For the best results 2 people are needed. Start at the further distance wheel cylinder and bleed at least three (3) master cylinder reservoir volumes of fluid (back brakes). Bleed the fluid with use of a piece of tubing attached to the bleed port that is long enough to reach almost to the bottom of a long neck or tall clear jar (clear drink bottle works well). When the bleeding begins, after one or two brake pedal pushes, make sure that the end of the tubing is below the surface of the fluid and keep it under. It best to have a clear bleed line (to observe air). Keep pumping the brake pedal while being careful to not completely empty the master cylinder reservoir (leave 1/4 full always). Repeat the same technique for each wheel cylinder with at least two (2) reservoirs full for front brakes. Partially close the bleed ports when almost finished (at least 5 pedal strokes without exit of any air). Completely close the ports during the down stroke of the brake pedal, with the tubing still attached. Be sure each bleed port is closed snuggly.
Most of the brake fluid can be reused, but not the darker portion at the bottom of the jar.

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Brakes are spongy


Did you also bleed the rear brakes? Also try the gravity bleed method working from the right rear wheel, then left rear, right front, then left front. Be SURE to keep the master cylinder full at all times while bleeding.

Jul 25, 2012 | 1998 Volkswagen Golf

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Brake pedal often goes almost to floor-not spongy at all-doesn't seep if pressure constantly applied.


Hi,
Probably air in the brake system. Bleed your brakes thoroughly. Start with right rear, then left rear, then right front then left front. Maintain proper fluid level in master cylinder while bleeding. Brake pedal hieght comes from the rear brakes, as those are the longest brake lines in the system. Mike

Jun 14, 2011 | 1993 Cadillac DeVille

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I replaced front and back brakes on my 1996 1500 Chev Suburban. Bled the brakes starting at the farthest line. The pedal is soft and travels too far. Does not seem to stop very good. What is the...


it sounds like there is still air in the brake system that has not been removed.you don`t say if you replaced the brake pads and shoes(in which case you shouldn`t need to bleed)or you replaced a brake line(s) or wheel cylinder or caliper.you will have to keep bleeding the brakes all 4 wheels(trucks don`t use bi-directional braking meaning right rear brakes with left front and so on).bleed both rear brakes then bleed both front brakes,was this problem there before you replaced the brakes(soft pedal noticed) and this is why you changed the brakes or the pedal was soft and the brakes needed changing.its possible that the master cylinder has an internal leak and may need replacing.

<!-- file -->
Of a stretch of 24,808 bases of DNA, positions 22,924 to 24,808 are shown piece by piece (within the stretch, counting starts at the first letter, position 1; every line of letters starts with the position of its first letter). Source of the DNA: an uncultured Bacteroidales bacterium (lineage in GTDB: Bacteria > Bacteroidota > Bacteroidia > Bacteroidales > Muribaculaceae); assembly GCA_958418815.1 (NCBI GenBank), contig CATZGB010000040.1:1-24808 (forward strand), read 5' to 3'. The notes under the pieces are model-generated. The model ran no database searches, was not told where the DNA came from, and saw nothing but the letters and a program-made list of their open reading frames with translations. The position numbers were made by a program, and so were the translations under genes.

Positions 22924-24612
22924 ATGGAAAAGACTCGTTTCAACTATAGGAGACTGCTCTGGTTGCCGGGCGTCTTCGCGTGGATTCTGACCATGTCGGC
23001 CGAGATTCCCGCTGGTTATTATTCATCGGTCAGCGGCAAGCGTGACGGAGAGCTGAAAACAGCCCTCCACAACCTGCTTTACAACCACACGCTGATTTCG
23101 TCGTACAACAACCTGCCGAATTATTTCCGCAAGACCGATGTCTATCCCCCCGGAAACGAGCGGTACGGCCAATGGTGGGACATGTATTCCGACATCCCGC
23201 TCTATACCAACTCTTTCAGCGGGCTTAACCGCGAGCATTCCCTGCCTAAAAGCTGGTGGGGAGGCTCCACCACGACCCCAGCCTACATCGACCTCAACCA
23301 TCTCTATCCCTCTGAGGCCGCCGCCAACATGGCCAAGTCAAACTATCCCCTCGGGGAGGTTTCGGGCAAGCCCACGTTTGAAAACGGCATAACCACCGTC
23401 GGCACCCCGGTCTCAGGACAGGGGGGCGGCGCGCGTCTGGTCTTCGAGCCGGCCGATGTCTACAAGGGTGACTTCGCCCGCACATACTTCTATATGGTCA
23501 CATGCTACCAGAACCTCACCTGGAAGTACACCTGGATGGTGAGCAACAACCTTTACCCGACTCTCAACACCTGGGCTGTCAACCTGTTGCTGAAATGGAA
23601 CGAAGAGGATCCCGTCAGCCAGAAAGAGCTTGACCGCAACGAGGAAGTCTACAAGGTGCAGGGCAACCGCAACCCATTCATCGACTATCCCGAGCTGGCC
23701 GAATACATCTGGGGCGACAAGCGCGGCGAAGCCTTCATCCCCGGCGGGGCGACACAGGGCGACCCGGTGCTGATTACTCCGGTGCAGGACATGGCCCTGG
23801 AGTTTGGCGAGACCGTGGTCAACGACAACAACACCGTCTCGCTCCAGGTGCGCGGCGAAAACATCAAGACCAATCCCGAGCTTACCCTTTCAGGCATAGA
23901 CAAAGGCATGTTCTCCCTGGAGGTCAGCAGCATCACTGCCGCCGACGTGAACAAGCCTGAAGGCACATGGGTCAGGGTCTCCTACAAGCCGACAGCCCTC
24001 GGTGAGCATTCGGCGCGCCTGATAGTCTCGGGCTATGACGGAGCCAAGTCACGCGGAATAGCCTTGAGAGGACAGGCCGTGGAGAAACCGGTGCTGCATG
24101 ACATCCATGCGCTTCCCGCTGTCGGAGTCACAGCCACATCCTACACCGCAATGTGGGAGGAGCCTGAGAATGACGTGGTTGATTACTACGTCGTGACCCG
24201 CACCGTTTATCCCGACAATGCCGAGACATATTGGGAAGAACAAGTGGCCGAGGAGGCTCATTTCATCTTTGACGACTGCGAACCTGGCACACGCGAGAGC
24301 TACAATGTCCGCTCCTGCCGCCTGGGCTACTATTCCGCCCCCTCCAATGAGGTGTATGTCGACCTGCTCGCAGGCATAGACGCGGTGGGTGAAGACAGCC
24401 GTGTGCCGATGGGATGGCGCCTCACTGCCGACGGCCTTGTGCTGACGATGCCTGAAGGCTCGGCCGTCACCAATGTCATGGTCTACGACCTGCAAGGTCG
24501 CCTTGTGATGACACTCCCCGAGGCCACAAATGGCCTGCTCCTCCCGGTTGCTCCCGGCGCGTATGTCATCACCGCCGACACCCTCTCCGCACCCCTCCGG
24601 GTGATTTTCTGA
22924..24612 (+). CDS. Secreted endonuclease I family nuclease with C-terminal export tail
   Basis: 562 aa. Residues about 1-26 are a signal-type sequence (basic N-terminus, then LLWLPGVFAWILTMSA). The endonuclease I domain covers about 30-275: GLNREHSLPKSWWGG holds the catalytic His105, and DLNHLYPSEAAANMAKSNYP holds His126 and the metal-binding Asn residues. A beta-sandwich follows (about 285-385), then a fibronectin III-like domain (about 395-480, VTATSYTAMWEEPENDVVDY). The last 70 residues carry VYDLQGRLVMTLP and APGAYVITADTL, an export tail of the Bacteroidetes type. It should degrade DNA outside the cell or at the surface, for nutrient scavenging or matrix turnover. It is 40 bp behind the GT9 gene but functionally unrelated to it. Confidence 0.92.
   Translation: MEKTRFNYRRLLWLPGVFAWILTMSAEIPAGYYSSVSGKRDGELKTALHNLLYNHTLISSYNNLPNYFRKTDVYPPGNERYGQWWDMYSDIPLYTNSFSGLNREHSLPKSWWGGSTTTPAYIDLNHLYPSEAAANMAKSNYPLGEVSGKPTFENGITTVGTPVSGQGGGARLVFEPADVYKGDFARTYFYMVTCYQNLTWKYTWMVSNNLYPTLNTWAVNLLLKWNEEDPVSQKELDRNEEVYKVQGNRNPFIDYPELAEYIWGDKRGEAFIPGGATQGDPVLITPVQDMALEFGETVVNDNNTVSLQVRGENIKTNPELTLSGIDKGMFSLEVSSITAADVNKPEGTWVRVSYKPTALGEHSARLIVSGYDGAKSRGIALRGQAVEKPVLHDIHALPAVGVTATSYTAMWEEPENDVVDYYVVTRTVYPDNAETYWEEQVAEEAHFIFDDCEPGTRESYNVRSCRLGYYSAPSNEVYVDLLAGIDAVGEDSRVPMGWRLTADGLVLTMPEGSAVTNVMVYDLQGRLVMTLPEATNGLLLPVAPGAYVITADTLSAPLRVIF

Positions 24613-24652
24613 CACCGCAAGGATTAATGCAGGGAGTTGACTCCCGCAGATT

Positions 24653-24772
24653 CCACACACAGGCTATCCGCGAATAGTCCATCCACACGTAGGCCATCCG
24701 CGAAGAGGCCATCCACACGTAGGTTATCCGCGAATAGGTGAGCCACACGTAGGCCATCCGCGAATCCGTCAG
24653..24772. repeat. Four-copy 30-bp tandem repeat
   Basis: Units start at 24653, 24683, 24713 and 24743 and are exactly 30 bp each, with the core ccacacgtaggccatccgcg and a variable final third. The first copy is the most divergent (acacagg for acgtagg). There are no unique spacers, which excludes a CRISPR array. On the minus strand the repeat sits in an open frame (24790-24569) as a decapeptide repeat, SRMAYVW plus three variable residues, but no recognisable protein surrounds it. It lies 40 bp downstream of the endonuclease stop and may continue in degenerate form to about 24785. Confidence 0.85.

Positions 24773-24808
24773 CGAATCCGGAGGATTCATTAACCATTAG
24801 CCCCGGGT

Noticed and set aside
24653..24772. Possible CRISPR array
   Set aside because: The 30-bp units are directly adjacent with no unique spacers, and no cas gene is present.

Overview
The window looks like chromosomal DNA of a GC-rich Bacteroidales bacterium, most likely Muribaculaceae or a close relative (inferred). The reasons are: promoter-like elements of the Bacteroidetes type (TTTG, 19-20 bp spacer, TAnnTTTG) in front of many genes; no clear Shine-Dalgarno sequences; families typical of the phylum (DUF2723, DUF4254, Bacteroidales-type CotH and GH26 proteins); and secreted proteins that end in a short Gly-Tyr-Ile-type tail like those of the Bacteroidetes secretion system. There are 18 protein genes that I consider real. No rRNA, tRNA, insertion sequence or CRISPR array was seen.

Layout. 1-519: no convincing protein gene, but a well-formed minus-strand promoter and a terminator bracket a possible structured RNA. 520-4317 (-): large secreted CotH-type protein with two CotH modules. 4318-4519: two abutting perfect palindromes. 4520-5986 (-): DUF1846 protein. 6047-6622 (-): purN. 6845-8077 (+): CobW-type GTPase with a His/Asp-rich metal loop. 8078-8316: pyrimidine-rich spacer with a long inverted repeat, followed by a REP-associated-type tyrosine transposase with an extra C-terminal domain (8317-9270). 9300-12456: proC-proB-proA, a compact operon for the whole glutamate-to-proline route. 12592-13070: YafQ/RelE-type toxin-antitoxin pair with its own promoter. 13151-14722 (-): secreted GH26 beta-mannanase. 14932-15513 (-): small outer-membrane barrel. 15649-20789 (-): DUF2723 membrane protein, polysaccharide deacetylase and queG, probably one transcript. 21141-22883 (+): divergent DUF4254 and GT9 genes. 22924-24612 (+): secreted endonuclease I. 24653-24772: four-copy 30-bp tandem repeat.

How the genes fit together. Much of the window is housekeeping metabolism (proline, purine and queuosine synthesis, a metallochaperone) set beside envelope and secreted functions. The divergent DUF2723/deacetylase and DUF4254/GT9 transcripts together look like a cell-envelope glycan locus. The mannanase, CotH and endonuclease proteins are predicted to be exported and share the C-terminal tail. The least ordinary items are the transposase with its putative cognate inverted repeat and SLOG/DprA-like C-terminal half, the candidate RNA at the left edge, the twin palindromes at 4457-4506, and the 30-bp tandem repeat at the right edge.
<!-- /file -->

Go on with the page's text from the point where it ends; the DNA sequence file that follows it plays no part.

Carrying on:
Apr 06, 2011 | Chevrolet Suburban 1500 Cars & Trucks

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1976 ford f150 broke brake line and replaced it.( rear). Bleed all lines front and back.No air. levels good in mast cylnder. spongy brakes first pump 2nd pump better 3rd 4th pump back to normal.....


Bleed the brakes again. Sometimes it takes more than once to get all the air out especially if you had to do the rear brakes. Hope this helps.

Nov 10, 2010 | 1997 Ford F150 Regular Cab

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I have a 2001 Jeep Grand Cherokee Laredo, 6 cylinder 4WD vehicle. I replaced the left rear brake caliper. I bled the brakes but the ABS light and brake light won't go off. The brakes are a little...


JEEP VECHICLES 2001 MODELS AND UP HAS TO BE BLED USING A DRB BLEED TOOL.YOU HAVE TOW VECHICLE IN.MOST TIME YOU CAN TRY MANUAL BLEEDING BUT BRAKES WILL BE SPONGY AND ABS LIGHTS WILL TURN ON.THE DEALERSHIP HAS TO BLEED IN ORDER TO GET GOOD SOLID BRAKES AGAIN.

Nov 08, 2010 | 2001 Jeep Grand Cherokee

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No brakes push pedal to floor


leaky rear break cylinder or master cylinder

Oct 02, 2009 | 2001 Chevrolet Blazer

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Spongy brakes after bleeding


sometimes if you are not carefull air can get trapped in the brake lines or in the brake booster......

you should get them checked""

"i would be carefull driving"

but if you dont think air got trapped in there.....you should try upgrading those rubber hoses to steel kind.....

hope this helps XD

May 12, 2009 | 1995 Chevrolet Blazer

1 Answer

Bleeding brakes


No need to run the engine. Start the bleed procedure from the caliper farthest from the master cylinder, and work toward it. This means bleed the passenger rear first, then the driver rear, then passenger front, then driver front. Don't stop bleeding any caliper until you get three or so consecutive streams of air-free fluid through the bleeder. Monitor the level of fluid in the cylinder, and be sure the cap is on while bleeding - only open it to add additional fluid as needed.

Sep 09, 2008 | 1996 Ford Windstar